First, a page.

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Re: Bad Movies You Love

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Angie Dickinson. Suzanne Pleshette. I don't know what the guys who made movies in the '60s had against these beautiful and appealing actresses, but they sure stuck them in some pretty lame-o movies. Thus we come to....A Rage to Live (1965), directed by Walter Grauman (Poor Delmer Daves was retired by then, or was he preoccupied with Claudine Inglish around then?).

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Inspired by one of John O'Hara's more steamy novels, this tale utilized almost every up and comer in Hollywood. Suzanne P.'s character of Grace has a problem: She likes sex, and this being the mid-sixties, she MUST feel guilty about it. Besides, it makes things kind of messy and reminds the adults of their lost passions. Of course, Freud was still riding high in the saddle, so that such urges must be properly labeled by the now quaint appellation of "nymphomania." Pleshette rises above the material as far as she can, but she's only one actress. Cue the sultry saxophones....

Suzanne is joined by the earthy Ben Gazzara, the patrician Bradford Dillman, the slimy Mark Goddard (offering to scrub Suzanne's back), and even Peter Graves and the oleaginous character actor James Gregory slithers around as a family doctor (!). Bret Somers (then Mrs. Jack Klugman I believe) even proves that she was a thespian at least once before The Match Game became her claim to fame. One of my favorite character actors from the '60s, Frank Maxwell also pops up in a small role, (see 1958's Lonelyhearts for a sample of his real worth as an actor). One aspect of this movie that makes this movie entertaining--all the actors seem to be playing characters who are supposed to be about 20-25 years old, tops, but most of them look well past 30 to me. BTW, for those who like fancy duds, this movie is chockful of designer rags courtesy of Howard Shoup, who got an Oscar nod for the finery:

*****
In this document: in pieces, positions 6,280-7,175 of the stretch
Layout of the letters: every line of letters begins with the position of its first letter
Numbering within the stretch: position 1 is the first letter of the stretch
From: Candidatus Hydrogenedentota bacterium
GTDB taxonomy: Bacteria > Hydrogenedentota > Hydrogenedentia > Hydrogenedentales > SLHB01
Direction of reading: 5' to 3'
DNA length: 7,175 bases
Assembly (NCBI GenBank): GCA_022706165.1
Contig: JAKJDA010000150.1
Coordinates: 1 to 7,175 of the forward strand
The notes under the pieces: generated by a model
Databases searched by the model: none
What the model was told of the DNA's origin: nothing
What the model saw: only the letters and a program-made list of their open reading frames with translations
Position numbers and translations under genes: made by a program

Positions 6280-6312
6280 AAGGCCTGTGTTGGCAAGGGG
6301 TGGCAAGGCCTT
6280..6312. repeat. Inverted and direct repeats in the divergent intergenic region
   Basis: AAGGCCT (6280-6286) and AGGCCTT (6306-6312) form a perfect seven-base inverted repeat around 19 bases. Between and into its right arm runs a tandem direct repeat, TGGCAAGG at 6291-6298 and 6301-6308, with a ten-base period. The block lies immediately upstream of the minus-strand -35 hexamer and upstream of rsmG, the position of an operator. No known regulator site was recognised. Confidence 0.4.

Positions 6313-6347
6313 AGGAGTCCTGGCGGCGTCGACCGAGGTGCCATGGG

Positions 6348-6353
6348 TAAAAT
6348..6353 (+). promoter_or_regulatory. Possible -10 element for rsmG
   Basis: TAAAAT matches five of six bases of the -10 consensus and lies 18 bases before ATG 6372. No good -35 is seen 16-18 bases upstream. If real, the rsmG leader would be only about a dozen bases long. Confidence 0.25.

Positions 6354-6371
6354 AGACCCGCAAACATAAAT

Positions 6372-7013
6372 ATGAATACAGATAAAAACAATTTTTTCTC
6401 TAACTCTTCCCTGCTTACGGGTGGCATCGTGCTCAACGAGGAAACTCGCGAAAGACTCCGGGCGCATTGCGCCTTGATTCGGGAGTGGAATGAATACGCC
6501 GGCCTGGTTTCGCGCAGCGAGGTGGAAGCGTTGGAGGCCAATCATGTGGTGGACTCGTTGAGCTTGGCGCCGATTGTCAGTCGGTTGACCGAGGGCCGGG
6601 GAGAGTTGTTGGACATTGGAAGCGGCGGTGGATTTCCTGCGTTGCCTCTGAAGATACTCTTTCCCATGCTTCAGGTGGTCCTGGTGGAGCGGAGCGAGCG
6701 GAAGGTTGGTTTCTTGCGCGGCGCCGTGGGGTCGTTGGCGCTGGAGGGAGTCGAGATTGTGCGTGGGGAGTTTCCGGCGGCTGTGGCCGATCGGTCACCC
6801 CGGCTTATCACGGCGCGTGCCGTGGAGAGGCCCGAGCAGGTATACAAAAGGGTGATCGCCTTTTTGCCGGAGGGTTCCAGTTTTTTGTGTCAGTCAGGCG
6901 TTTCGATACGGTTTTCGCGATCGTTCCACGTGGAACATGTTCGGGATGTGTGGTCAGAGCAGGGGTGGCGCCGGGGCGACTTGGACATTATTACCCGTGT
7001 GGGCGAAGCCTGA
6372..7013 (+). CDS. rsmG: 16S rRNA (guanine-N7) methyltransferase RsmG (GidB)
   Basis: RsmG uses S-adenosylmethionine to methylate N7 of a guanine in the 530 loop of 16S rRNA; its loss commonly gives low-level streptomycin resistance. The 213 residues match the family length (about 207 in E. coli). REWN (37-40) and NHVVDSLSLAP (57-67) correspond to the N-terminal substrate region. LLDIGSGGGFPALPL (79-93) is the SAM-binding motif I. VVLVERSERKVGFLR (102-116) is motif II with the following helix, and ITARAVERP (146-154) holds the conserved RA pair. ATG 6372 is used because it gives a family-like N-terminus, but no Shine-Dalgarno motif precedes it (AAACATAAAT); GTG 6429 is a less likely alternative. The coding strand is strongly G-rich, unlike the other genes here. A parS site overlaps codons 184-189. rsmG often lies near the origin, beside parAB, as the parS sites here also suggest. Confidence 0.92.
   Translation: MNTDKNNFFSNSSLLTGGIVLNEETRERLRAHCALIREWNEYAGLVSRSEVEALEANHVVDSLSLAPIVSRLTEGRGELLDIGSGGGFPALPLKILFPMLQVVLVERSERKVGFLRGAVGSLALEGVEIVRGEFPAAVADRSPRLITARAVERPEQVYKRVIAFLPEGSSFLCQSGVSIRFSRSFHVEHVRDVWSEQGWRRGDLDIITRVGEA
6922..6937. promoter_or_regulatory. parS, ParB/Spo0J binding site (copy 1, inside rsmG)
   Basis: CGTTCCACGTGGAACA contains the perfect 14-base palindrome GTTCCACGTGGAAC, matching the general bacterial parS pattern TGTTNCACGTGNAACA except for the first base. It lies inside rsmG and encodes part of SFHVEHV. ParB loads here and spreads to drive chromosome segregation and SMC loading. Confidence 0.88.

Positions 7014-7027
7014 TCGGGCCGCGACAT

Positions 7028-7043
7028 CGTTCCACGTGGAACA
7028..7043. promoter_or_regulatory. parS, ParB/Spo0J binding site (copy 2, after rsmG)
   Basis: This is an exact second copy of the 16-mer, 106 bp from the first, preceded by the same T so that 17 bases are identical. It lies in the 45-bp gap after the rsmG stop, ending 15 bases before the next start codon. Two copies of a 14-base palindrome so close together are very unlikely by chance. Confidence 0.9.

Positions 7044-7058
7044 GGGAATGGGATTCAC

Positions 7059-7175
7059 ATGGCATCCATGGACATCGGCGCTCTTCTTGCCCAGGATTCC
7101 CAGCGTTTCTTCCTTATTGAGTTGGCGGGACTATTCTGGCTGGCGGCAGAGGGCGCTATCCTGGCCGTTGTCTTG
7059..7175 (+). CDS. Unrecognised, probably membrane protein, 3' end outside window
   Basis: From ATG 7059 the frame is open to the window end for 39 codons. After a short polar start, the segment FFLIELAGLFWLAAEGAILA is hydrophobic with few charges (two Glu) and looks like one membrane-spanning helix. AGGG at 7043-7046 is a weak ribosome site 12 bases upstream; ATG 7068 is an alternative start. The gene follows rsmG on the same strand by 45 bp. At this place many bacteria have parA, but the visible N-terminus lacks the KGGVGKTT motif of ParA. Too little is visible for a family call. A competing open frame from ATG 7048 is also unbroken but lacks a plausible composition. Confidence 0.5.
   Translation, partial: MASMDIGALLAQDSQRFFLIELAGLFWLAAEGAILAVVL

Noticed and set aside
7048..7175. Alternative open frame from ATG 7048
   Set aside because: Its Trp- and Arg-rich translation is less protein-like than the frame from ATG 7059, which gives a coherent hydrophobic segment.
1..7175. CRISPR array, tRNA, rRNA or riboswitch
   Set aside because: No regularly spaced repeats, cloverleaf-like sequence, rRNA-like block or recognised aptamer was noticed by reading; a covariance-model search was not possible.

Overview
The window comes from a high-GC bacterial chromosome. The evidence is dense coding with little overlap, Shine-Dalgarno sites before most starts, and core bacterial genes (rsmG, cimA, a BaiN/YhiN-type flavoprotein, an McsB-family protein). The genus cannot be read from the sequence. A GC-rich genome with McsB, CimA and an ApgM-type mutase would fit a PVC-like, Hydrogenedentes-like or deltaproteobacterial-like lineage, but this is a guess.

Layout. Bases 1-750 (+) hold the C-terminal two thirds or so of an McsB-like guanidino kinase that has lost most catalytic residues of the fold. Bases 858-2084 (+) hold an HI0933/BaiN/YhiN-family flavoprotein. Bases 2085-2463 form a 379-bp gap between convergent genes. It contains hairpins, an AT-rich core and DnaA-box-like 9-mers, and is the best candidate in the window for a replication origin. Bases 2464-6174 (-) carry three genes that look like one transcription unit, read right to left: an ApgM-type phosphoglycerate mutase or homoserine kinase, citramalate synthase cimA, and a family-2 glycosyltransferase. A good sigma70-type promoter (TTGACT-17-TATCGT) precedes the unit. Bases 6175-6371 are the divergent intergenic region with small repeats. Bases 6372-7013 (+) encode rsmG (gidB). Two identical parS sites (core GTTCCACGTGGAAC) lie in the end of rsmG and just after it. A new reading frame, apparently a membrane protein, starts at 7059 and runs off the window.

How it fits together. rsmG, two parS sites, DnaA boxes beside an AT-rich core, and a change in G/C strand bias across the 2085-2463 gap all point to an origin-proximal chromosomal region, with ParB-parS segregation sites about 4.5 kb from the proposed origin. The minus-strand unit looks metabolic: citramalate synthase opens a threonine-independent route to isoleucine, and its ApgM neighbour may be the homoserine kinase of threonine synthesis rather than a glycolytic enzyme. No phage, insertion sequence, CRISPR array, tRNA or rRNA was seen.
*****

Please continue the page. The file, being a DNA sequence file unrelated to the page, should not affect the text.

See what you think, since the whole movie seems to be on youtube:

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Re: Bad Movies You Love

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It's funny that John O'Hara has such a sordid, "Peyton Place-ish" reputation. He actually wrote quite well. BUTTERFIELD 8 is not my favorite. But APPOINTMENT IN SAMARRA is outstanding. My guess is, it was influential in contemporary writing. (I can't prove that.) He wrote some fine short fiction, and something called SERMONS AND SODA WATER. Novel? Collection? You tell me. But I like it!
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Re: Bad Movies You Love

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RedRiver wrote:It's funny that John O'Hara has such a sordid, "Peyton Place-ish" reputation. He actually wrote quite well. BUTTERFIELD 8 is not my favorite. But APPOINTMENT IN SAMARRA is outstanding. My guess is, it was influential in contemporary writing. (I can't prove that.) He wrote some fine short fiction, and something called SERMONS AND SODA WATER. Novel? Collection? You tell me. But I like it!
I agree about Appointment in Samarra, which should be better known. O'Hara's short stories are masterful and beautifully written. Too bad he was such an active participant in wrecking his own reputation in the last years of his life with some crap novels. (I think that writers in his generation were convinced that "literature"=the great American novel, when a well-crafted story can be more powerful and certainly takes enormous skill to create. Of his novels, Appointment Samarra and Ten North Frederick always seemed to be among his best long form works, all set in Pottsville, PA, the author's actual and spiritual home town. When he moved his action elsewhere he seemed less sure of his characters and plots.
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Re: Bad Movies You Love

Post by Bronxgirl48 »

I can't wait for TENTACLES tonight. Shelley Winters and Henry Fonda, now that should be interesting. :D THE VISITOR, too, with John Huston as an "intergalactic warrior". Trippy!

Oooh, I haven't seen A RAGE TO LIVE in ages. If I recall correctly, there's a scene where Suzanne is fiddling in the garden while her mother is in the middle of a heart attack.

The only way I'd consider Ben Gazzara a playmate is if I were a nymphomaniac. Nothing less than neurotic sexual pathology could ever make me consider such a hideous possibilty.